The S&P 500 hit new all-time highs this past week as market participants reacted to the "no taper" news. Yet after a three-week rally from the 1630 level the S&P 500 looks a little tired here. It might be time for a pullback.
The 1700 level could offer some short-term support. If that level fails then 1680 is the next likely target. On the other hand if stocks resume the rally on Monday then 1730 and 1750 are the next potential resistance levels.
chart of the S&P 500 index:
The NASDAQ has been showing relative strength. The composite index added +1.4% last week and hit new 13-year highs. The rally paused at round-number resistance at the 3800 level. It's possible that the NASDAQ might find short-term support at 3750 or 3735 but I would focus on the 3700 level. Below 3700 we're looking at potential support near the 50-dma and the 3600 area.
chart of the NASDAQ Composite index:
The small cap Russell 2000 index closed at new all-time highs on Tuesday and the rally kept going with the post-FOMC meeting surge. The index finally found resistance at the 1080 level. If the rally continues then 1100 is the next logical (and psychological) target. If we see stocks retreat then the $RUT should find some support near 1060 and the 1040 levels.
chart of the Russell 2000 index
Economic Data & Event Calendar
There are a number of economic reports out this week. Yet they will all pale in comparison to the German elections taking place on Sunday, Sept. 22nd and the budget battle out of Washington D.C. As mentioned above, Merkel has won another term, which will help remove some uncertainty from the market. The next big deadline to watch is the September 30th/October 1st U.S. budget deadline. Officially the U.S. government faces a shutdown on October 1st. Yet the U.S. Treasury department says they can keep the government going until October 9th. The Treasury has been operating under "special rules" and creative accounting techniques for the last several weeks as they juggle accounts payable and postpone bills that they can pay later.
Economic and Event Calendar
- Monday, September 23 -
Eurozone PMI data
- Tuesday, September 24 -
Case-Shiller 20-city home price index
Consumer Confidence data
- Wednesday, September 25 -
MBA mortgage index
Durable Goods orders
new home sales data
- Thursday, September 26 -
Weekly Initial Jobless Claims
Japan's CPI data
U.S. Q2 GDP growth estimate
pending home sales data
- Friday, September 27 -
Eurozone's consumer confidence data
Eurozone industrial production
personal income and spending data
University of Michigan consumer sentiment (final reading for Sept.)
Additional Events to be aware of:
Oct. 1st: U.S. government shutdown deadline
Oct. 29-30th: next (two-day) FOMC meeting
The Week Ahead:
As we look ahead the stock market is facing a lot of cross winds. The Fed's decision to not taper could be considered bullish since it keeps the stimulus going. At the same time you could argue it's bearish since that means the Fed does not believe the U.S. economy is strong enough to survive without help from the central bank. The stock market did not like Fed President Bullard's comments on Friday that they could choose to taper in October. Thus the markets still face the uncertainty of taper and the when and how it might occur. Unfortunately, the stock market doesn't like uncertainty.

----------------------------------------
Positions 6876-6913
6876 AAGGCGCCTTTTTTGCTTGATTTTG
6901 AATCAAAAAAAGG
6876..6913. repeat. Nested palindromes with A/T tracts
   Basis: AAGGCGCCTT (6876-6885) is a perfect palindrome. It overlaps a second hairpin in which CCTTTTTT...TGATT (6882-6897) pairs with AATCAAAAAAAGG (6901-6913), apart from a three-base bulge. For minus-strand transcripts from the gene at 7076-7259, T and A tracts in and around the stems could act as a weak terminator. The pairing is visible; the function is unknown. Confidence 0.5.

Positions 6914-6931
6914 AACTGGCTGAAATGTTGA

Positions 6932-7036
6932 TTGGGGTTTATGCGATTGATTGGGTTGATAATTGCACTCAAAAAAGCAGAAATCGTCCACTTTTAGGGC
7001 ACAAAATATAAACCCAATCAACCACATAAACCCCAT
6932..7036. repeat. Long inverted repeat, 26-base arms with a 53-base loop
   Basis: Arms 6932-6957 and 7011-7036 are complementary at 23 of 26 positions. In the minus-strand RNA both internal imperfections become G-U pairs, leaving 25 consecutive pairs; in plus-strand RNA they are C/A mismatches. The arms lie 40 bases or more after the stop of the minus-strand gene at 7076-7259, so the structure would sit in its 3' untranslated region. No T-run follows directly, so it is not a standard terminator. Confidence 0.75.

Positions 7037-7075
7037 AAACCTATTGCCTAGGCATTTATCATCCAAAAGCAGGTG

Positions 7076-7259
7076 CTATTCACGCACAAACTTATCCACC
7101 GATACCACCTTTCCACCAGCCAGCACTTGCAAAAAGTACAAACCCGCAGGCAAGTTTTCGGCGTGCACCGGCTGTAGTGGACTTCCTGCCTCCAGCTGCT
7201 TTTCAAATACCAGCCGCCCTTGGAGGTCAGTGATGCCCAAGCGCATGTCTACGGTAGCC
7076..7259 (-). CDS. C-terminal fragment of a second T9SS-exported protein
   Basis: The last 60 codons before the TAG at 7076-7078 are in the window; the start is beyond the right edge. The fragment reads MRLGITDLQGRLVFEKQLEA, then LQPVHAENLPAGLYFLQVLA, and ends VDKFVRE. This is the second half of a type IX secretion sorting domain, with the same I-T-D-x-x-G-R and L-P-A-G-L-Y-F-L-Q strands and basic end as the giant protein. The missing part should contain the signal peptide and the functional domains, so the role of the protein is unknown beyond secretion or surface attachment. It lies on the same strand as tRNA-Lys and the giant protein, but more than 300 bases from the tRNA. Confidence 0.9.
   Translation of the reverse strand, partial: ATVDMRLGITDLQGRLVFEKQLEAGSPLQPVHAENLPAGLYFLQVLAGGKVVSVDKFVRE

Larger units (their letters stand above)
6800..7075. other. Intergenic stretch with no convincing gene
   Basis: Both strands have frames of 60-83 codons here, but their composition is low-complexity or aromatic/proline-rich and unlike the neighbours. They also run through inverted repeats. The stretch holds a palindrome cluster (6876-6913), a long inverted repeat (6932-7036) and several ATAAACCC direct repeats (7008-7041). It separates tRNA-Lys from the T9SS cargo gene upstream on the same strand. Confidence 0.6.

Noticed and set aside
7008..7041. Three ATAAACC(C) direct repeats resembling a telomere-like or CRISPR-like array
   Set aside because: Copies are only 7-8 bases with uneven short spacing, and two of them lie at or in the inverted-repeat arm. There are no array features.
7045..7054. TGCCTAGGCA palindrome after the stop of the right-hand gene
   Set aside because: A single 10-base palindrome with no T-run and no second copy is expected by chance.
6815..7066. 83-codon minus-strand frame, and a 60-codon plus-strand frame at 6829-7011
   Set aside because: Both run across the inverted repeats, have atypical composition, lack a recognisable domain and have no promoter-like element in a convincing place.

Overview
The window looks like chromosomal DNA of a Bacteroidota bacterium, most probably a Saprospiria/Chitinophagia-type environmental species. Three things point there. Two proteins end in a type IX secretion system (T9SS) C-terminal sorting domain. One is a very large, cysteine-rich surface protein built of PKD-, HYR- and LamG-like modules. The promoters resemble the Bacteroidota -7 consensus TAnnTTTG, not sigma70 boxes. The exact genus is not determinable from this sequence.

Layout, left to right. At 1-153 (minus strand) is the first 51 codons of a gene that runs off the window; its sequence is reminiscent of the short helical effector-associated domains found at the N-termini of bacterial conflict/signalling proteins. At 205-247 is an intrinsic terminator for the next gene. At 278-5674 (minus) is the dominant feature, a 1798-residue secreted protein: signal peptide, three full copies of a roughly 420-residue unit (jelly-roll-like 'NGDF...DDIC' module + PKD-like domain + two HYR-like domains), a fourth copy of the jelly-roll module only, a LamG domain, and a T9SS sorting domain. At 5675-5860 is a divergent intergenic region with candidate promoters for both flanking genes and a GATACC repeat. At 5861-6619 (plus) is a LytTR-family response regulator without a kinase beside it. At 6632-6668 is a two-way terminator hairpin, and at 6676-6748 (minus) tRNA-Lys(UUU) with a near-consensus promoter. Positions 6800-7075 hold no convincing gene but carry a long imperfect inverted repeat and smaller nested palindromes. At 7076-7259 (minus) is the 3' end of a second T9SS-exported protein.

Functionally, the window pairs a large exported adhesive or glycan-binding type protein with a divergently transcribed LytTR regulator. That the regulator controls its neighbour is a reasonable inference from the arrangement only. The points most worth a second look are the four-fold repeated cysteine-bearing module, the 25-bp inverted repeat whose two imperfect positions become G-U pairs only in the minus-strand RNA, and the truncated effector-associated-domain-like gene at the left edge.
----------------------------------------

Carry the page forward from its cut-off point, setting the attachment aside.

Speaking of uncertainty there is no clarity on the U.S. budget battle and debt ceiling debate. Actually, that's probably not true. The only clarity we have is that both sides are gearing up for a venomous fight with headlines that could sicken the stock market. Investors might choose to hit the sell button ahead of any looming government shutdown and then wait for the dust to settle.
President Obama has said multiple times that he will not negotiate over the debt ceiling. Meanwhile the Republican controlled congress is sending U.S. budgets to the Senate that defund Obamacare and there's no chance those are going to pass the senate (and Obama has already promised to veto any bill that defunds Obamacare).
With major budget deadlines set for October 1st and most likely October 9th the rhetoric in Washington is going to heat up fast. We only have six trading days left until October 1st.
Since we're looking at the end of the month it also happens to be the end of the third quarter. Normally you might expect the stock market to see some end of quarter window dressing. Yet after +20% gains in 2013 fund managers might be facing a temptation to lock in gains now before the battle in Washington gets too hot and sours investor sentiment. It's also worth noting that the last week of September is historically one of the worst weeks of the year for stocks. We are also less than three weeks away from the unofficial start to the Q3 earnings season. The next couple of weeks could be punctuated by earnings warnings, which could also lessen investor appetite for stocks.
Put it all together and we have a recipe that favors a market pullback. Longer-term (next several months) the general tone seems to be bullish for the market. Yet short-term there is so much uncertainty we could see a buyer strike as investors wait to see how the politics in Washington unfold. I would not be in a rush to launch new positions if we could see a better entry point in mid October.
Investors should buckle their seatbelt. The next couple of weeks could be bumpy.